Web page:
Someone reading Tuesday’s Random Fire, “Overgrowing the Government,” indicated that he would like “to see a more balanced column putting forth constructive suggestions [with] specificity.”

I don’t do balance too well. I’m a polemicist. But specificity is not a problem, and Time magazine has decided, however unwittingly, to help out with a cover story in the current issue about home schooling and the challenges it provides for government schooling.

Fundamentally, what interests me about the “Home Sweet School” feature is its support for the thesis of “Overgrowing Government,” in which I basically argue that the best way to reform politics, long-term, is to work around it and develop alternative institutions to do whatever worthwhile things government now does.

The prejudice in favor of government’s expansionist role in society is a cultural inclination. To battle the results of this prejudice – the interventionist state – on a political level does nothing to alter the underlying worldview and philosophy of government. And, as Jonathan Rauch points out in “Government’s End,” the effort to reform at a political level is largely fruitless due to the engrained nature of special interests.

Politicians don’t battle special interests the way they always promise during elections – they battle for the special interests that back them, against the special interests that back the other guy.

So relying mainly on politics to reform politics is, to conjure an image from Sunday School, fighting Goliath with Saul’s armor. If David had confronted the giant weighted down with weaponry that would have inhibited him from the real task, killing the Philistine champion, he would have failed the second he started – as do most political careers launched under the auspices of reform (look no further than the 1994 GOP for proof). Instead, David handed back the armor and opted for an alternative.

So should we.

I argued that by strengthening other institutions in the society – families, churches, communities – they would out-compete the state, in essence overgrowing it. In time such an overgrowing would delegitimize the state by creating a culture disinclined to government expansion in society.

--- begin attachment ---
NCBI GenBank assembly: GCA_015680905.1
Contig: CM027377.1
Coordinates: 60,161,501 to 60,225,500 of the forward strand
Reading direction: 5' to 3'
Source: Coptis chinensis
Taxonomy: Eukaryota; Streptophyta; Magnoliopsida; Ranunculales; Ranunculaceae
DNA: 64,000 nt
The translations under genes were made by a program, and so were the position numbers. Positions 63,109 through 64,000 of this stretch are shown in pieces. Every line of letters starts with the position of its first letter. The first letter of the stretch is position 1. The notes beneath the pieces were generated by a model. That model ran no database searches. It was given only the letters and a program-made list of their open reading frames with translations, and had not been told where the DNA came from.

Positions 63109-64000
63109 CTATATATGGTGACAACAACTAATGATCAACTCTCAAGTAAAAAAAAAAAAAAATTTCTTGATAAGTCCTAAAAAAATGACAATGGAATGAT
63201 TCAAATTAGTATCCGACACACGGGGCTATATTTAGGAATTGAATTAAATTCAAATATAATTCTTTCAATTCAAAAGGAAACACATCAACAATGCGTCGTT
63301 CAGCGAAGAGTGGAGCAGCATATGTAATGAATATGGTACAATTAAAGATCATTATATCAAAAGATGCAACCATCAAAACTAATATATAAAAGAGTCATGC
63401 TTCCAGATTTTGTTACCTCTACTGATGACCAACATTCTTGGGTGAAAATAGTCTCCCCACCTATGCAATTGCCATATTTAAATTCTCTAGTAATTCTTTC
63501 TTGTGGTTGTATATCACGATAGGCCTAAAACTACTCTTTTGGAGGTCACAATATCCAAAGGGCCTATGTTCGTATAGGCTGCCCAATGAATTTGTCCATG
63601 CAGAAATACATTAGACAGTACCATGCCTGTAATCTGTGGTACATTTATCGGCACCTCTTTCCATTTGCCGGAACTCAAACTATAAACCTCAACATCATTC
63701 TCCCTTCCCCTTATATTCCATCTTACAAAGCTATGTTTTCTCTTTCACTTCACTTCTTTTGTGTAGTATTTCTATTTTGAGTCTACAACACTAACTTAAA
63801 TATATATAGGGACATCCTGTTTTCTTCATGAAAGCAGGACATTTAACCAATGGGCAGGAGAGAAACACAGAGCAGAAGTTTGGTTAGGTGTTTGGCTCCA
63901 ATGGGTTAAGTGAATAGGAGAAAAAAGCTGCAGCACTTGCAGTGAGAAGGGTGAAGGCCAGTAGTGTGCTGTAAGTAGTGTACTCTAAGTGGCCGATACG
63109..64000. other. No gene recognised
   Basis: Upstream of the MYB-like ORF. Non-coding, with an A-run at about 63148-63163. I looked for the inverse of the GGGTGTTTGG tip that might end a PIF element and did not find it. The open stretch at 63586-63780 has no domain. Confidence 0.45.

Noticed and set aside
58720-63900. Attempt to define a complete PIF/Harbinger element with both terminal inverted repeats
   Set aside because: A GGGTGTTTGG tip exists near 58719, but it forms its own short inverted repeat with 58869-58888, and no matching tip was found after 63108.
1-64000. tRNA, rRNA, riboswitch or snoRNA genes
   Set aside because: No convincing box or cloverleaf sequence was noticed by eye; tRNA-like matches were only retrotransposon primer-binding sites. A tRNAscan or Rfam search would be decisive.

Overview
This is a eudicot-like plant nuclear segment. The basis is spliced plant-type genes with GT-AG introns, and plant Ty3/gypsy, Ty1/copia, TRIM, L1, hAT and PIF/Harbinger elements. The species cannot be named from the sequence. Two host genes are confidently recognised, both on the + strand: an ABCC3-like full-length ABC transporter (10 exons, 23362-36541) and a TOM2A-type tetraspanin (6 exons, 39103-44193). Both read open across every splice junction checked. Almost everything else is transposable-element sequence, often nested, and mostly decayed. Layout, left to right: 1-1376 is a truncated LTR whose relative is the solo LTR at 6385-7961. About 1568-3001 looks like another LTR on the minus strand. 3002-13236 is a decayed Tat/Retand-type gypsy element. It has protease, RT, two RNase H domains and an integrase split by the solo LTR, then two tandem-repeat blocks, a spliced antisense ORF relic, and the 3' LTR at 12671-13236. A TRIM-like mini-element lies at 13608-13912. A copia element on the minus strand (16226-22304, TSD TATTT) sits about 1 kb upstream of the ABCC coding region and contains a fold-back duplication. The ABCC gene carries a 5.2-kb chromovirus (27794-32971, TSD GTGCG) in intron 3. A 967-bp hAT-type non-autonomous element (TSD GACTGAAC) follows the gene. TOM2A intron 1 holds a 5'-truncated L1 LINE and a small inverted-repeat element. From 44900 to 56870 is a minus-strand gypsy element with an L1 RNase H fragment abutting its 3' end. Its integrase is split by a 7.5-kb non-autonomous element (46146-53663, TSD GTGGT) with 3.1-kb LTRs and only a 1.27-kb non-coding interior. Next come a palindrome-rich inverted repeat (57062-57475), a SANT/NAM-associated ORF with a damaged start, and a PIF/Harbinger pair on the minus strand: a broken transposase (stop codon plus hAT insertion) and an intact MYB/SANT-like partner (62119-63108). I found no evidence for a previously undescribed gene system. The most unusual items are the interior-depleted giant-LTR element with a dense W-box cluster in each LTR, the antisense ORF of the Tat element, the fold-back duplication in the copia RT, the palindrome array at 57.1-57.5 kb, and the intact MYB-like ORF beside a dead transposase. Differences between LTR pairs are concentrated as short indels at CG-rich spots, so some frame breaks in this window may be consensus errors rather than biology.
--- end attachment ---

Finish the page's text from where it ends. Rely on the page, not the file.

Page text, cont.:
The Time article on home schooling confirms this point with two short but revealing quotes – one cited by Lew Rockwell in his column today about education taxes.

First to bat is Ray Simon, the director of the Arkansas department of education. “A third of our support for schools comes from property taxes,” says Simon. “If a large number of a community’s parents do not fully believe in the school system, it gets more difficult to pass those property taxes. And that directly impacts the schools’ ability to operate.”

The next is a supporting quote from a fellow traveler, the executive director of the Arkansas Association of Educational Administrators, Kellar Noggle: “We still have 440,000 kids in public schools, and some 12,000 [in home schooling] is a small number. But those 12,000 have parents and grandparents. Sure, it erodes public support.”

By eroding public support for government education, its very purpose and means of existence are challenged. Smart guys both, these two educrats recognize home schooling for the genuine threat that it is.

By families educating their children at home, they are in part delegitimizing the purpose of public education. They’re saying to the government, “No thanks. We’ve got it covered. Don’t need you. And what’s more, we don’t want you, either.”

A natural result of this is that, as Simon said, paying for schools becomes harder because home-schooling parents are less than thrilled with jacking their taxes to pay for somebody else’s kids. Home schooling (and private schooling for the same reasons) is a direct challenge to the role of government, first by competing against its educational monopoly and next by fighting it for funds, thus endangering its very livelihood.

It’s obviously a long-term fight, but education provides a good real-world example of this cultural transformation. The reason is that this fight in education has been going on for 30 years or so already.

The political and legal hoops through which home schoolers and private schoolers much jump are much easier to deal with today than they were when my father (a public school teacher, incidentally) decided to put my sister and me through private school. Thanks to that frontline force back then – fighting the court battles they did, dealing with the meddlesome, intimidating bureaucrats – more and more families are reasserting their role in education, completely sidestepping the state. And as they do so, it becomes more legitimate, an increasingly good alternative to many people.

The thing to remember is that as private education expands, a corresponding contraction in public education follows – precisely the fear of the educrats previously cited. As the culture disinclines itself from government involvement, it also disinclines itself to fork over money for it.

The transition from state to other cultural institutions starts out in the subculture – the people willing to incur the greatest difficulties sidestepping and undermining the statist hegemony – but as its successes increase, the general culture increasingly sees the appeal, and, as the legitimacy of the government is eroded by the successes of the alternative institutions, the general culture inches closer toward acknowledging the superiority of the anti-statist solution.

If challenging the expansionist state is your goal, privately educating your children – either at home or in an alternative institution – is the best way to start overgrowing the government.


Related column:

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